Promoting Fair Trial

King asks ministry to probe judge

Mon, 15 December 2014
Meas Sokchea and Kevin Ponniah
The Phnom Penh Post

Activist Ouch Pich Samnang is escorted by authorities as he appears at the Phnom Penh appeals court on Friday. Heng Chivoan

King Norodom Sihamoni has asked Justice Minister Ang Vong Vathana to investigate the conduct of Phnom Penh Municipal Court investigating judge Keo Mony after he questioned a political activist last month without his lawyer present.

Mony failed to notify the lawyer of detained political activist Ouch Pich Samnang when questioning him on November 18 about an opposition-led protest at Freedom Park in July that turned violent and has seen more than a dozen party members since charged in connection with it.

Cambodia National Rescue Party lawmaker Mu Sochua wrote to the King – who serves as president of the Supreme Council of Magistracy, which oversees judges and prosecutors – on December 3 to complain that Samnang had been questioned for 30 minutes without his lawyer present.

On December 5, in a letter obtained by the Post yesterday, the King wrote to Vong Vathana, who also sits on the council, asking him to investigate.

“I would [like] to send this case to your excellency to inspect in accordance with the procedure,” the King wrote.

The Supreme Council of Magistracy can take disciplinary action against judges and prosecutors if they are deemed to have breached their code of conduct. However, under a controversial new law passed earlier this year, it is up to the Minister of Justice to decide after preliminary investigation whether the case is forwarded to the disciplinary council or not.

Vong Vathana could not be reached yesterday. Sam Prachea Manith, secretary-general of the Supreme Council of Magistracy, and Kem Santepheap, spokesman of the Justice Ministry, declined to comment.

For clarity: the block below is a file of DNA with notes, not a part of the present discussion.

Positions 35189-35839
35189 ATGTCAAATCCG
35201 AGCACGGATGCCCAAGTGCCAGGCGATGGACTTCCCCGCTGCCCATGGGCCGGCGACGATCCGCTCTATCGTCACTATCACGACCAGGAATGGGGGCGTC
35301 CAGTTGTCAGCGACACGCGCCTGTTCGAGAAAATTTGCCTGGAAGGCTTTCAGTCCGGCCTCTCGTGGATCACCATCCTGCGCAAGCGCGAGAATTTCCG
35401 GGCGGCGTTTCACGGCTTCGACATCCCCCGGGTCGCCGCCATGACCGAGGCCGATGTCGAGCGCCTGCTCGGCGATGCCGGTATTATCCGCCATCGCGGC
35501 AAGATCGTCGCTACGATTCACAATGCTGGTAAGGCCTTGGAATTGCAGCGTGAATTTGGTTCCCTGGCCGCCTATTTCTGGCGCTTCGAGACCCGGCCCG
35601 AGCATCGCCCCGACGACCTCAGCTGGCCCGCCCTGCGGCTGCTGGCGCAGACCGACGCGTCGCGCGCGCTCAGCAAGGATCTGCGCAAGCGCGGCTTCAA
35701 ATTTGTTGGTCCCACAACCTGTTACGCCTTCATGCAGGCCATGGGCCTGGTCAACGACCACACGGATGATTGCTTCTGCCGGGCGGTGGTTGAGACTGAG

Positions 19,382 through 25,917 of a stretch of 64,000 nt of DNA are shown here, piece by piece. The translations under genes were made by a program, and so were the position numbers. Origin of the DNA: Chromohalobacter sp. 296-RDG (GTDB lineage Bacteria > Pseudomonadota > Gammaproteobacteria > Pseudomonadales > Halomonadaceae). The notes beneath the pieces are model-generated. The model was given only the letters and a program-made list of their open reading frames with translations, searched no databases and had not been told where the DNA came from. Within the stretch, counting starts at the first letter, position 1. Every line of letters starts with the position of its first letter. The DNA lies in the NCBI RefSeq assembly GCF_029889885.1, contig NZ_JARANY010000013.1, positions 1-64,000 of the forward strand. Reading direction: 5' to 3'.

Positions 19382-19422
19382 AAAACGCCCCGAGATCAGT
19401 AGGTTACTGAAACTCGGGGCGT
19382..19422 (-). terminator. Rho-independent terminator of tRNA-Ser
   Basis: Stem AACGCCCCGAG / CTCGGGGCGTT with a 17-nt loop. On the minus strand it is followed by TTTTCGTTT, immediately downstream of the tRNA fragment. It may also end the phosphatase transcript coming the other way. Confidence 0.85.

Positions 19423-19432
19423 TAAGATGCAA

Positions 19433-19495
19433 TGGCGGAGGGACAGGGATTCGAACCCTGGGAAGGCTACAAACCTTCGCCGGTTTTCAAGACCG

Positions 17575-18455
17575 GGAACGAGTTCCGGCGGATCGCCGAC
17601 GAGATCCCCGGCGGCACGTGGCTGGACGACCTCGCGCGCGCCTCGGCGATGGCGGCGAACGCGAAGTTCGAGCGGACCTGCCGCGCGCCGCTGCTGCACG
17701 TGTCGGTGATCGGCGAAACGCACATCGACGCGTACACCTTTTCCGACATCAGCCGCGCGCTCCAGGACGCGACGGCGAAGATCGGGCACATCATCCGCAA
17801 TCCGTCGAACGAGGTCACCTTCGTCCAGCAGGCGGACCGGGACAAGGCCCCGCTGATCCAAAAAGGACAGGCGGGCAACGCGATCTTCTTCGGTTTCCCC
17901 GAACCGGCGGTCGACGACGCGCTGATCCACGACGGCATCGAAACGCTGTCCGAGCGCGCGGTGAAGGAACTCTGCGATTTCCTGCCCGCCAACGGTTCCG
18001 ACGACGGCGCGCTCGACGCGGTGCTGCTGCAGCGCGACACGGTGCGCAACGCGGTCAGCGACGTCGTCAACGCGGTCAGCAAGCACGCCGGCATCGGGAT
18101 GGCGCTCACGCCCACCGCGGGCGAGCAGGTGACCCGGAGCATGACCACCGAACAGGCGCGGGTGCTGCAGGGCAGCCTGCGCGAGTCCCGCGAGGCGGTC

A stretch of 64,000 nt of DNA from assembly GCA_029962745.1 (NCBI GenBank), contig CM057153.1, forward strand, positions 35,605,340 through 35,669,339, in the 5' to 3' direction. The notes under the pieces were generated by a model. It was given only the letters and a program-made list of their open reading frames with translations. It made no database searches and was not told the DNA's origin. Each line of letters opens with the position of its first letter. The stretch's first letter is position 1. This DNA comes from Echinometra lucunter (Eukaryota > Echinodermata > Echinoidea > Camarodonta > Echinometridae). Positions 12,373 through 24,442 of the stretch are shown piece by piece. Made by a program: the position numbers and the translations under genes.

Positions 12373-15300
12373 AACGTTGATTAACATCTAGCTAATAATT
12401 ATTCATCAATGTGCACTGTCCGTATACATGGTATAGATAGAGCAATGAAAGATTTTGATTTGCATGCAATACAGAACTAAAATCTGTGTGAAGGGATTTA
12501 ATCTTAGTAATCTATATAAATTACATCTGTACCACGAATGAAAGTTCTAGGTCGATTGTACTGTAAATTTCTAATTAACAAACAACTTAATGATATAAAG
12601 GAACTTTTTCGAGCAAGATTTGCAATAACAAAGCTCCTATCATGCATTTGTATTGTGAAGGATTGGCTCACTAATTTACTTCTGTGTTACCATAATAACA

Keo Mony hung up on a reporter when asked about the case.

Sochua said yesterday that many online commentators were “very surprised as well as supportive and encouraged” that the King had intervened.

She added, however, that the move should not be considered “political”, given it was in line with his constitutional role. Nonetheless, Sochua praised the King for acting on her call.

“It’s very encouraging that his majesty is playing this role and we will see how far we can push. At least it’s a signal that it’s not going to be business as usual and that is my intention,” she said.

Veteran political commentator Lao Mong Hay, who was recently appointed an adviser to deputy opposition leader and parliament first deputy president Kem Sokha, said it was not the first time the King had made such an intervention.

But, Mong Hay cautioned, the government may not approve.

“We need to wait and see whether the reaction is positive or negative, as I remember at least on one occasion [when the King intervened] it was not positive.”

Choung Choungy, Samnang’s lawyer, said he was very happy with the King’s request.

“[Keo Mony’s] questioning [of Samnang] was wrong because I am his lawyer, so the judge has to invite me to be there,” he said.

“I asked him why he didn’t invite me but he could not answer.”

Separately, the Phnom Penh court has announced that 10 men hit with a variety of charges in connection with the July 15 protest, including Samnang, will have their cases heard on December 25, according to lawyers representing them.

The defendants include CNRP information head Meach Sovannara, who was denied bail by the Appeal Court on Friday, and a number of other party members.

Seven lawmakers also charged will not have their cases heard as they have parliamentary immunity.

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